Tomorrow night (14 April 2012) will be the one hundredth anniversary of the sinking of the Titanic. At 11:40 p.m. on the 14th of April, 1912, the ship grazed an iceberg and sank after two hours and forty minutes of high drama. I first learned the story of the sinking as a third grader wandering through my school’s library. Walter Lord’s book, A Night to Remember sat on a shelf, unread by the students in years. I checked it out and was immediately absorbed. In the thirty or so years since then, I’ve given the subject a good measure of thought.
The story couldn’t have been written better by one of the great ancient Greek tragic playwrights. Recall that a tragedy is the unfolding of consequences from one fatal act. A hero, a character of extraordinary nature, has a flaw that leads him to commit an act of hubris, and the gods smack him down. The Titanic was seen as the height of human engineering. The builders and the owners didn’t say that she was unsinkable, but that was the report in a newspaper and a view held by many. As with the classic plays, seers gave many warnings of the danger ahead. The ship itself was nearly struck by the S.S. City of New York in Southampton harbor, thanks to her vast bulk and engine power. Several messages came over the wireless about a field of ice that lay across her path. Like Oedipus, her officers and owner ignored the warnings. In the manner of one of Shakespeare’s tragedies, many of the characters great and small in the drama died with her.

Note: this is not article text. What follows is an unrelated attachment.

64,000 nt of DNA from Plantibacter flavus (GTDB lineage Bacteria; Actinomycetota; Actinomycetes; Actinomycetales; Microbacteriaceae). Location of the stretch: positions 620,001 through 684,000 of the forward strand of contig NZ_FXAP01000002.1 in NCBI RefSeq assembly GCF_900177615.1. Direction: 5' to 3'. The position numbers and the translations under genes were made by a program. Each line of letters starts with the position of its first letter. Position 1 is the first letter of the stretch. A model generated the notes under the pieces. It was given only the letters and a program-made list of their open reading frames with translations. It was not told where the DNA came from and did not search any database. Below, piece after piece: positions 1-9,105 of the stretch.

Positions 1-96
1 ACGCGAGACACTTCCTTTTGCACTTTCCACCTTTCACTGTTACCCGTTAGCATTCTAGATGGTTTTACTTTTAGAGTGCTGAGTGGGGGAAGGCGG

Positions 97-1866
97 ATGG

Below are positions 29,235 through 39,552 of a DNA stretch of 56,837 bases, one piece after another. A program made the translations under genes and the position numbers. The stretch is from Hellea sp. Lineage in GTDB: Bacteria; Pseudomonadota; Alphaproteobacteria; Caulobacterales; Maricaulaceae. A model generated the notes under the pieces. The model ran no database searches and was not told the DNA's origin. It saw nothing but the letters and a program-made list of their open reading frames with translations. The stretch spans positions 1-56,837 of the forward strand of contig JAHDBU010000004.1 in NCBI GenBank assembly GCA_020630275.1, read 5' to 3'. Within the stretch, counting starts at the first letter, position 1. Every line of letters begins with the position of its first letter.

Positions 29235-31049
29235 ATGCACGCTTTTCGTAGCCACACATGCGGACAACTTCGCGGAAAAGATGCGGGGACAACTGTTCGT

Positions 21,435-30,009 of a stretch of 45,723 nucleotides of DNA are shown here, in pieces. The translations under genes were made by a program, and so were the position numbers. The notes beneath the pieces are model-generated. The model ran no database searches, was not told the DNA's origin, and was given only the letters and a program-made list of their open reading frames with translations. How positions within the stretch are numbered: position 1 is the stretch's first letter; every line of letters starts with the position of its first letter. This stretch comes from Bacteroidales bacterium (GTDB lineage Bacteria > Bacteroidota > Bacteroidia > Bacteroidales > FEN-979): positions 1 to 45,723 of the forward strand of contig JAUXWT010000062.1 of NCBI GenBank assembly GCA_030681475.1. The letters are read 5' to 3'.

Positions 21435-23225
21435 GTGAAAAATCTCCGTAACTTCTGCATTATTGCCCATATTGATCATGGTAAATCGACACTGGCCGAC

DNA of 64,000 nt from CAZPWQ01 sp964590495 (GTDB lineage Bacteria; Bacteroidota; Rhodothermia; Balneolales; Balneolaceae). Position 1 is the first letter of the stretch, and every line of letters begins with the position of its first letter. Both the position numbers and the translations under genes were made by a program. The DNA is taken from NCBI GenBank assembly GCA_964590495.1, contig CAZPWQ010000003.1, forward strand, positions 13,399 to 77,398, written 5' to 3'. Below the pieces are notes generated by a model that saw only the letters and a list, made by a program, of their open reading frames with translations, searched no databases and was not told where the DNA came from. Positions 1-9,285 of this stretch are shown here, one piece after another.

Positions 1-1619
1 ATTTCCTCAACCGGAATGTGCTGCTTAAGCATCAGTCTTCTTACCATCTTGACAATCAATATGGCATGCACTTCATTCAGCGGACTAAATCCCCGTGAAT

The sinking was a shock. Technology had conquered continents with railroads and was starting its assault on the air. A canal across the Isthmus of Panama was soon to be completed. Cities glowed at night with Edison’s bulbs, and messages travelled in fractions of a second through the trans-Atlantic telegraph cable and by the new invention of radio. The Titanic was the latest expression of humanity’s domination over nature. Recall that the industrial Great War hadn’t happened yet. Though the American Civil War should have taught us the lesson, many of the period saw machinery as their salvation. The loss of this great ship was a message to the world that the twentieth century would be one of mechanized death.
When the Titanic went down, she drove a crack through the age of elegance that would be blown apart in two years. For the most part, the people of all classes on board behaved as they were supposed to do. The officers kept order, and many went down. The stokers kept the boilers going and the lights and wireless on, while the musicians played to the last. The first class men stood nobly on the deck, while women and children got into the boats. Oblivious toffs like Sir Cosmo Duff Gordon and cowards like J. Bruce Ismay were rare and widely condemned after the fact.
Of course, this was an age that attended little to the lower classes. Many of them, passengers and crew, died without reaching the top decks. The story of our egalitarian times has been that they were locked below, but that’s not likely true. It may simply be that they were forgotten. Add the sinking to the Triangle Shirtwaist Factory fire a few weeks before, and a realization emerges that those who have been ignored must be no longer. This is one of the messages of the loss of the Titanic that is still being taken in by those in power in our society.
The real story of the ship is a tale of Nevermore. It it an allegory of a world that fell from romance to realism. As a tragedy, it is the story of one that tried and failed. If we study it and feel catharsis, it does its job. If we learn a lesson of caution, we are the wiser for it. The account of elegance and nobility should elevate us, but we will act in our own tragedy if we allow the story of the Titanic to turn us into small and frightened people. We know now, as we really did even then, that the world is a dangerous place. But we must build and conquer and sail. Thanks to this ship, we do so with open eyes, but we must do. Like Ulysses in Tennyson’s poem, we must strive and seek and find and never yield.